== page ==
Simmons Mesothelioma Foundation

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Asbestos Lung Cancer

According to the Center for Disease Control and Prevention, lung cancer kills more people than any other type of cancer. In 2006, 196,500 Americans were diagnosed with lung cancer, and 158,600 people died from the disease.1 While many people know that smoking can dramatically increase their odds of getting lung cancer, however, most remain unaware that even a little bit of asbestos exposure can also add to a person’s lung cancer risks.

For decades, shipbuilders, auto mechanics, machinists and many other occupations have inhaled asbestos every day they came to work, not knowing that they were breathing a deadly fiber. Asbestos exposure can lead to several types of lung cancer, including:

Small cell lung cancer
Small cell cancer is by far the more deadly of the two types of traditional lung cancers; however, this disease comprises only about 20 percent of all lung cancer cases. Small cell lung cancer is recognized by its tiny "oat" cells that quickly spread across the lung. Since small cell lung cancer spreads so quickly, the treatment most often used to fight it is chemotherapy.

Small cell lung cancer is most closely associated with smoking. In fact, the disease is rare in those who have never smoked. Because asbestos exposure compounds the effects of smoking, the combination of an asbestos occupation and a cigarette habit is especially deadly.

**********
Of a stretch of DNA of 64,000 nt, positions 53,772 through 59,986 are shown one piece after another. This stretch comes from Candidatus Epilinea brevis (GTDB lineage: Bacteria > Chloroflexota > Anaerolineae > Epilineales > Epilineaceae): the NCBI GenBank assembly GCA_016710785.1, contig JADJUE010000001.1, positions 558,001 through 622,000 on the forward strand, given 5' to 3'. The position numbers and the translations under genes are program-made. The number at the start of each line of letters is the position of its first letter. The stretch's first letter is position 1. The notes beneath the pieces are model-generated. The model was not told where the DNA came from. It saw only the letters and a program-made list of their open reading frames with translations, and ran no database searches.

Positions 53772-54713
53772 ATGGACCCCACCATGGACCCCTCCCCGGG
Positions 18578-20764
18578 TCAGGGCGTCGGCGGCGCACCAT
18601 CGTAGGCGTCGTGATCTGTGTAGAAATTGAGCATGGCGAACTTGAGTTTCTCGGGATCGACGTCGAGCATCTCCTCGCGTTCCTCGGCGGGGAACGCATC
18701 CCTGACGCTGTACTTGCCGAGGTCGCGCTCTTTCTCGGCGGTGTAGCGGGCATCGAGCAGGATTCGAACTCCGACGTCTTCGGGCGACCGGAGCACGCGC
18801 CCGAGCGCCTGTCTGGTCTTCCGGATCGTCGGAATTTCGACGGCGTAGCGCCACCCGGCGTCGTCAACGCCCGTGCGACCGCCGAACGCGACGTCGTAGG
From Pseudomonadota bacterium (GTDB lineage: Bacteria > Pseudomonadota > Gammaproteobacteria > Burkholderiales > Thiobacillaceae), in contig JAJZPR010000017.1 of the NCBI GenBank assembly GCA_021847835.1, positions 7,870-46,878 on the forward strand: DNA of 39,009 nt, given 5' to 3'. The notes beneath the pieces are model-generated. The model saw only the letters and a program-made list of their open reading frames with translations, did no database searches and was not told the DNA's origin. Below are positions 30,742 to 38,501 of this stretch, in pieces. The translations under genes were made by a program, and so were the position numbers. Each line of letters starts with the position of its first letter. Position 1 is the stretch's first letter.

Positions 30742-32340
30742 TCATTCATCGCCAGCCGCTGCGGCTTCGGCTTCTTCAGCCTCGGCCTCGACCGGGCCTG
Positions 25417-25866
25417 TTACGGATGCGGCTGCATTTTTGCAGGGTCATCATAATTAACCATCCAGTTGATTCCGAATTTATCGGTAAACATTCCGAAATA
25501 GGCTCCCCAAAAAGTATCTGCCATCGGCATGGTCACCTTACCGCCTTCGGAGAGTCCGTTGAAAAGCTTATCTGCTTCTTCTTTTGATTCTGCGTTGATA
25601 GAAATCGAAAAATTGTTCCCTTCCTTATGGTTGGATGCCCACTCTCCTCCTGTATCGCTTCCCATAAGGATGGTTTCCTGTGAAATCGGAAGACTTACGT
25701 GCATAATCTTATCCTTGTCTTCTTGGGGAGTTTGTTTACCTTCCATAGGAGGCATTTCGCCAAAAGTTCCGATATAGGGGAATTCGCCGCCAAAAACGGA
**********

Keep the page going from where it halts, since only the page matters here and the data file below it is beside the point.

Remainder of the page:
Non-small cell lung cancer
Non-small cell lung cancer can be further divided into three types: adenocarcinomas cells that are located in the outer area of the lung, squamous cell carcinomas which are usually in the center of the lung by the bronchus and large cell carcinomas, which spread faster than the other two types. If non-small cell cancer is caught before it has spread to the lymph nodes, it can have a very good prognosis.

Pleural mesothelioma
With fewer than 3,000 new cases diagnosed each year, pleural mesothelioma is far less common than traditional lung cancer. However, this is the disease most closely associated with asbestos since it can only be caused by asbestos exposure. Pleural mesothelioma occurs when microscopic asbestos fibers are inhaled and lodge themselves into the lung’s lining or the "pleura."

Mesothelioma can remain dormant for up to 50 years before the victim starts to experience symptoms like shortness of breath, coughing and pain under the rib cage. By that time, the mesothelioma has usually spread throughout the pleura and started to compress the lung.

 

Learn more about mesothelioma and the fight to ban asbestos.